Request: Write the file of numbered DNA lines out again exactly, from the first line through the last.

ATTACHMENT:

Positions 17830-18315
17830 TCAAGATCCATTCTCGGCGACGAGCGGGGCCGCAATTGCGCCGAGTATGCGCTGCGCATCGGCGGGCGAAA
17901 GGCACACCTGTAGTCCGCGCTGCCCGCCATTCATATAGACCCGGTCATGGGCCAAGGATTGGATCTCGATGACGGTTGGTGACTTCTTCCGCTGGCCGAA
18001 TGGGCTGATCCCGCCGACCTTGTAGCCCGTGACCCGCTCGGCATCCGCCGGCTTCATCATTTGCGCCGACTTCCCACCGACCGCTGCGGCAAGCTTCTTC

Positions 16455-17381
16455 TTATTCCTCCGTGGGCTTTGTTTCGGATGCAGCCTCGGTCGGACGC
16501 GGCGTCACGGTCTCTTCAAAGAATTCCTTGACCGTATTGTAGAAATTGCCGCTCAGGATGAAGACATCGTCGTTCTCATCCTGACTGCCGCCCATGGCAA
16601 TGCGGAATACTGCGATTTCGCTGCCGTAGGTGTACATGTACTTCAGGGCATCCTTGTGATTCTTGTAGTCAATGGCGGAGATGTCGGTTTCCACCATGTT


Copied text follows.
Positions 17830-18315
17830 TCAAGATCCATTCTCGGCGACGAGCGGGGCCGCAATTGCGCCGAGTATGCGCTGCGCATCGGCGGGCGAAA
17901 GGCACACCTGTAGTCCGCGCTGCCCGCCATTCATATAGACCCGGTCATGGGCCAAGGATTGGATCTCGATGACGGTTGGTGACTTCTTCCGCTGGCCGAA
18001 TGGGCTGATCCCGCCGACCTTGTAGCCCGTGACCCGCTCGGCATCCGCCGGCTTCATCATTTGCGCCGACTTCCCACCGACCGCTGCGGCAAGCTTCTTC

Positions 16455-17381
16455 TTATTCCTCCGTGGGCTTTGTTTCGGATGCAGCCTCGGTCGGACGC
16501 GGCGTCACGGTCTCTTCAAAGAATTCCTTGACCGTATTGTAGAAATTGCCGCTCAGGATGAAGACATCGTCGTTCTCATCCTGACTGCCGCCCATGGCAA
16601 TGCGGAATACTGCGATTTCGCTGCCGTAGGTGTACATGTACTTCAGGGCATCCTTGTGATTCTTGTAGTCAATGGCGGAGATGTCGGTTTCCACCATGTT